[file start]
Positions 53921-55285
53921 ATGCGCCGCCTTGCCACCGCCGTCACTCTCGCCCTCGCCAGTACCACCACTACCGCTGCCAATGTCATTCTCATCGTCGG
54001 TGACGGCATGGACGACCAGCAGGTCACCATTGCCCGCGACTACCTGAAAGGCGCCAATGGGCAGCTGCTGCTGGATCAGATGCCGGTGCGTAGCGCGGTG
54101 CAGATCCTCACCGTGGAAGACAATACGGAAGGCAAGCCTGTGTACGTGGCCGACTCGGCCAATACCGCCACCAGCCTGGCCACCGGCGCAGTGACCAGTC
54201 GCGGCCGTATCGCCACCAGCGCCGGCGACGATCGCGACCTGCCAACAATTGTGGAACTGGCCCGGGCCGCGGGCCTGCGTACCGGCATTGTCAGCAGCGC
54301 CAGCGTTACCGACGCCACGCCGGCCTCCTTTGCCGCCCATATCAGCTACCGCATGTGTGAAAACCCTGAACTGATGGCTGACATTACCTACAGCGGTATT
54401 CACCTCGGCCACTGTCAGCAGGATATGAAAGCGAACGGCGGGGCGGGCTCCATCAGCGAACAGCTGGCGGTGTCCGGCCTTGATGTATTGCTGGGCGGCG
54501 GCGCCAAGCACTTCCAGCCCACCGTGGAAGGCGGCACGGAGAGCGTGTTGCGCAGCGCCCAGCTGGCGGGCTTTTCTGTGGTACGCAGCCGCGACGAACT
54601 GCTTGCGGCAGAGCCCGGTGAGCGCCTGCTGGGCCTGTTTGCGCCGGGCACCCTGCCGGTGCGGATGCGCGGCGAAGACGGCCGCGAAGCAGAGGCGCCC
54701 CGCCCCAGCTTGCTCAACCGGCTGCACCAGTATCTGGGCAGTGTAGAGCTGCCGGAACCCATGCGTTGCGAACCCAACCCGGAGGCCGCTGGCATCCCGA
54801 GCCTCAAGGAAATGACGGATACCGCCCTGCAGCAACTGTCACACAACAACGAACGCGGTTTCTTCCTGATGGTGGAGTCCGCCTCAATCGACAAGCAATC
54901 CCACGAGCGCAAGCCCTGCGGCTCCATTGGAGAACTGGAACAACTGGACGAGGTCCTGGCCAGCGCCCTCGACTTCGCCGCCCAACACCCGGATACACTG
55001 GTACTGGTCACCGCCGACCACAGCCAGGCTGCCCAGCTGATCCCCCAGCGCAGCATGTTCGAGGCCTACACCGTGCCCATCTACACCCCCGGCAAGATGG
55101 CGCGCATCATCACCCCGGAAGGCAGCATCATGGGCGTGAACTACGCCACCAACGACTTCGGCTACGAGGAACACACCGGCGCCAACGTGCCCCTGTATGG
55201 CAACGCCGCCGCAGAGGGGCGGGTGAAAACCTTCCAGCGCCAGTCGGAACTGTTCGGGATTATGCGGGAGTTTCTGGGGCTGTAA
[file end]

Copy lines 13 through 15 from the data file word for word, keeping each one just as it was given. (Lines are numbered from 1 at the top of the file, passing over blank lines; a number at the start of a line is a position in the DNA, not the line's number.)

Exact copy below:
55001 GTACTGGTCACCGCCGACCACAGCCAGGCTGCCCAGCTGATCCCCCAGCGCAGCATGTTCGAGGCCTACACCGTGCCCATCTACACCCCCGGCAAGATGG
55101 CGCGCATCATCACCCCGGAAGGCAGCATCATGGGCGTGAACTACGCCACCAACGACTTCGGCTACGAGGAACACACCGGCGCCAACGTGCCCCTGTATGG
55201 CAACGCCGCCGCAGAGGGGCGGGTGAAAACCTTCCAGCGCCAGTCGGAACTGTTCGGGATTATGCGGGAGTTTCTGGGGCTGTAA